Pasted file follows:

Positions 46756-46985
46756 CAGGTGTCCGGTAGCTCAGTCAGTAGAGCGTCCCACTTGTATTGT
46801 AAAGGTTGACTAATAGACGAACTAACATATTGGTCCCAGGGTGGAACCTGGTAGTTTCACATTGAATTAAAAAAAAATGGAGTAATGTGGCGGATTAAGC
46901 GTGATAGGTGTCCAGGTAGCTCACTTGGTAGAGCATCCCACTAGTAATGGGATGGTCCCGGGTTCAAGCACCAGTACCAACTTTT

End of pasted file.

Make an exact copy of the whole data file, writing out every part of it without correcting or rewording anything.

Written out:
Positions 46756-46985
46756 CAGGTGTCCGGTAGCTCAGTCAGTAGAGCGTCCCACTTGTATTGT
46801 AAAGGTTGACTAATAGACGAACTAACATATTGGTCCCAGGGTGGAACCTGGTAGTTTCACATTGAATTAAAAAAAAATGGAGTAATGTGGCGGATTAAGC
46901 GTGATAGGTGTCCAGGTAGCTCACTTGGTAGAGCATCCCACTAGTAATGGGATGGTCCCGGGTTCAAGCACCAGTACCAACTTTT